Lucien’s NICU Story, Concluded
The eating and weight-gain requirements for discharge were the trickiest, mainly due to the NICU’s asinine policy on feeding. I am a firm believer in feeding infants on demand – allowing them to eat when they are hungry, stop when they are full, and repeat as often as necessary. All babies in the NICU, however, are placed on a strict feeding schedule. Lucien was supposed to be hungry at 2:30, 5:30, 8:30, and 11:30. First of all, Lucien has no sense of what a scheduled mealtime is, or how to read clocks. He is simply hungry when he is hungry. And three hours is a very long feeding interval for a newborn. He had –and still does have – a small stomach, which means that he eats small and frequent meals.
But in the NICU he was only allowed to eat once every three hours, and at each feeding he had to consume 50 mL of breast milk. 50 mL is larger than his stomach capacity. It is an entirely unnatural system that worked contrary to his physiology and hunger cues. He would occasionally wake up before his scheduled meal time, giving hunger cues and eventually crying from hunger, and if the nurses were around there was nothing I could do about it except try to soothe him back to sleep.
(If they were not around I would surreptitiously pull him out and give him a quick snack. Not exactly the relaxed bonding experience that I had hoped early nursing to be, but it at least took the edge off his hunger. I got caught once and got a talking-to, but I kept it up anyway. The only reason they could give me was that letting him snack made it more difficult for them to keep track of his total intake, and that was not a sufficient reason for me to let my newborn son cry and scream in hunger.)
And then when he did have his scheduled meal, he and I had a time limit – 20 minutes and he had to go back into his isolette. He was not the most efficient nurser in the first days of his life (as I would have expected), so getting a full meal took a little bit more time than that. And besides, nursing is also supposed to be an enjoyable bonding experience between mother and child. One night when my least favorite nurse was on duty (we called her Nurse Ratchet.) she told me to pull him off the breast when he was still nursing. I categorically refused, so she lectured me and stood over me, watching, for however many more minutes Lucien stayed latched.
On day four I had to harass three different nurses to get his feeding tube taken out, but it was finally done! It felt like such a victory for me, and such a huge step towards getting him home.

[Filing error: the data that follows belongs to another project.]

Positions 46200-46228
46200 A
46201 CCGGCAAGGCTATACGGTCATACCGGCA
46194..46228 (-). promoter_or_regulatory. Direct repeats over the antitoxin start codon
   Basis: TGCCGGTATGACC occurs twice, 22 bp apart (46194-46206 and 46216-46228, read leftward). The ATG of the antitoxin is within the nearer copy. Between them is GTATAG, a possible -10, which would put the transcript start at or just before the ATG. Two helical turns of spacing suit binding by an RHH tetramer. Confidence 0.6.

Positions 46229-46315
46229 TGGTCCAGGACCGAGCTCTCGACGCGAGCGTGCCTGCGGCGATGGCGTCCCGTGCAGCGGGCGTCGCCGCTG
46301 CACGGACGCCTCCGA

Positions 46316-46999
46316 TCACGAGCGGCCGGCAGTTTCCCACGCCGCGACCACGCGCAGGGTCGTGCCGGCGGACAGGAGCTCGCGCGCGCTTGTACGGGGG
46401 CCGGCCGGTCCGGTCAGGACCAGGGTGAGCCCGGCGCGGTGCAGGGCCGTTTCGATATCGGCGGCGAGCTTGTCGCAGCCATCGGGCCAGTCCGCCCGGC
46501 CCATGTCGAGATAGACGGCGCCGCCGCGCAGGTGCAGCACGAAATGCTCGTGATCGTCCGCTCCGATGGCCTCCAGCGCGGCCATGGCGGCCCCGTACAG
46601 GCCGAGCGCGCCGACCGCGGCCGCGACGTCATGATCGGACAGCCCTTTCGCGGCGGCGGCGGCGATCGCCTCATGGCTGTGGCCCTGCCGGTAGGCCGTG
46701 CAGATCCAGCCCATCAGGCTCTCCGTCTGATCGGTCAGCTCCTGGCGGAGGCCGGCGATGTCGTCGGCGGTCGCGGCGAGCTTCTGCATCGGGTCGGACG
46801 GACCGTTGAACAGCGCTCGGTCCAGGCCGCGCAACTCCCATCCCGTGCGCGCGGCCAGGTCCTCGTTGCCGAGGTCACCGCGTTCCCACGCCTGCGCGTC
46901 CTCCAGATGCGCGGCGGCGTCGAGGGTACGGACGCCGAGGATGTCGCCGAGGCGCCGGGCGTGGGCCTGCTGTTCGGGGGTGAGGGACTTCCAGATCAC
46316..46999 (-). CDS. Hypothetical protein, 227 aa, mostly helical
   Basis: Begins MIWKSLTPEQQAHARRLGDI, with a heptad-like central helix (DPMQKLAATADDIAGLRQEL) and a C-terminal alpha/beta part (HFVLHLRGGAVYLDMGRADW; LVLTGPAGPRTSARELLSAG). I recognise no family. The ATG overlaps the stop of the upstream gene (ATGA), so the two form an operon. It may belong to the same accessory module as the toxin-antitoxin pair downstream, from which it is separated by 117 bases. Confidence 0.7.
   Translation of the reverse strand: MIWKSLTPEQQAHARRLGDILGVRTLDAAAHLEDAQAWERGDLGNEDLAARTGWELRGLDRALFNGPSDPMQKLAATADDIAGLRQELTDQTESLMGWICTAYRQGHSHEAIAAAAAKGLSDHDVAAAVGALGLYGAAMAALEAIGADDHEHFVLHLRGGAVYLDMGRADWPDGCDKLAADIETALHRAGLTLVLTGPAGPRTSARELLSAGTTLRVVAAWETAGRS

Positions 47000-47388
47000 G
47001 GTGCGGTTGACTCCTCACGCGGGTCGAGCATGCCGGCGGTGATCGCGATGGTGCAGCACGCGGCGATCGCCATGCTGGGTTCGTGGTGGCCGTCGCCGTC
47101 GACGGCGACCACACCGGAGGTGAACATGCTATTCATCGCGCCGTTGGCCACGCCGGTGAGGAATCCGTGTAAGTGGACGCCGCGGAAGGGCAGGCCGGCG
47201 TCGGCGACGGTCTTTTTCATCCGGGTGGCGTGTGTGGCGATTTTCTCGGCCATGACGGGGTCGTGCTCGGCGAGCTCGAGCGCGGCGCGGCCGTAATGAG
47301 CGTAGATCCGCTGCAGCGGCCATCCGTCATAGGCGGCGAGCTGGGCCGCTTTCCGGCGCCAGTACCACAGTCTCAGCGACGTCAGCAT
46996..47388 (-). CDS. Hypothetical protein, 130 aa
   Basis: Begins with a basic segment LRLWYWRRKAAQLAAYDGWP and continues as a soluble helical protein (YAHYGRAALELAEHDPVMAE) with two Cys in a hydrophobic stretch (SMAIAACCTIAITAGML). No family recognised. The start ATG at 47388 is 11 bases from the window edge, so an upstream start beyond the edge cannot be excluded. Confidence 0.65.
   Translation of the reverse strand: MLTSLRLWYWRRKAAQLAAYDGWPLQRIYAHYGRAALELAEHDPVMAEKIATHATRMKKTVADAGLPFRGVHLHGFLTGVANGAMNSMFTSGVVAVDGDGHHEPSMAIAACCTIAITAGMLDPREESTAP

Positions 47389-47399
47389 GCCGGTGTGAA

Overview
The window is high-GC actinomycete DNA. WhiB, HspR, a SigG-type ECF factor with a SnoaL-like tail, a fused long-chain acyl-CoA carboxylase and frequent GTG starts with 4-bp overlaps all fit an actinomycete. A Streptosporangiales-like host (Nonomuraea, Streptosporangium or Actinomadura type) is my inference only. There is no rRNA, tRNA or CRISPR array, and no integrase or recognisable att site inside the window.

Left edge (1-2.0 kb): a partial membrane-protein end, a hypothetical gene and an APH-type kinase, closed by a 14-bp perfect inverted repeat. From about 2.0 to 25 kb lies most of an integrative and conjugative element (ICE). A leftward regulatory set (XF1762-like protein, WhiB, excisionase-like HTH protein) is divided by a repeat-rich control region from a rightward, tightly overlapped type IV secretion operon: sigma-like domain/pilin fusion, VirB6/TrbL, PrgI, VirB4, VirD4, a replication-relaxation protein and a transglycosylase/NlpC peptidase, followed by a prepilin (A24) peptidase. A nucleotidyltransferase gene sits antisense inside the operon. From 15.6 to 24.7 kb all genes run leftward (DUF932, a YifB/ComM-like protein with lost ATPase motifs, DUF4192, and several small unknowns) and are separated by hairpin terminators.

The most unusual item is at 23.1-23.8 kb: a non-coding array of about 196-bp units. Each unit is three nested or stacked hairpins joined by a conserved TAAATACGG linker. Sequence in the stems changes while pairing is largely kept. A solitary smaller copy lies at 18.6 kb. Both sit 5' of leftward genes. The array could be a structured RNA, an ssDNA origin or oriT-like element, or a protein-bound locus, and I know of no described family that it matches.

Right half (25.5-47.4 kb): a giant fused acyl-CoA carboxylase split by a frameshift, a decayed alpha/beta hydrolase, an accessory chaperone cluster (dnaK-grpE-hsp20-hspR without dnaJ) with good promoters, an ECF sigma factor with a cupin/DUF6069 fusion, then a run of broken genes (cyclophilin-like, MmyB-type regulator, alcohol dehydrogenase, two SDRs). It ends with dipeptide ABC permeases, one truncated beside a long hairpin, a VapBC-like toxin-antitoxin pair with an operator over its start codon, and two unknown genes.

This same day a wonderful nurse came on duty, somebody who I considered a real ally in taking care of my son and getting him home with me. She explained the hospital policy about how all babies have to nipple all feedings and meet their required minimum of milk intake for 48 hours before they are allowed to go home. She also explained that getting my expressed milk out of a fast-flow bottle nipple would be a lot easier and quicker for him, and if I wanted to be sure that he got all of his feedings maybe I should use a bottle instead of trying to breastfeed. It would have been extremely difficult for him to get his minimum in at the breast with only eight scheduled 20-minute feedings per day.
I knew she was right, but I had always sworn that no child of mine would ever get a bottle, so it hurt a bit to agree to go along with her plan. But I did, and pumped and gave him a bottle, and he ate everything that he had to. I cried because it was so far from the natural bonding experience that I wanted, because I knew full well I was disturbing his natural hunger and satiety cues, and because I felt like I was stuffing a foie gras goose instead of nourishing my baby.
He took all of his feedings, though, and we only had one hurdle left – we had to prove that he was gaining weight. His last full day in the NICU he gained 5 grams. Not surprising that he had a bit of trouble gaining weight, considering how not relaxing and not natural his feeding environment was, but it was enough to get us home. My favorite nurse was there when we were discharged. Nick and I both thanked her profusely, and she told me to go home, toss the bottle, and nurse my baby on demand from my breast. Which is exactly what I did. And lest you worry about his slight weight gain, since returning home and switching over to on-demand breastfeeding, he has been gaining an average of 1 ½ ounces per day – over 40 grams, or eight times what he was gaining with the NICU policy.
It was only six days we spent in the NICU – a very short duration for a baby of his gestational age – for which I am incredibly grateful. And though the first days after birth are very important as a bonding period, six days is still a short period of time in the grand scheme of things. As my parents encouraged me, now I can go home and nurse him on demand for the next two years if I want. And that is exactly what I intend to do.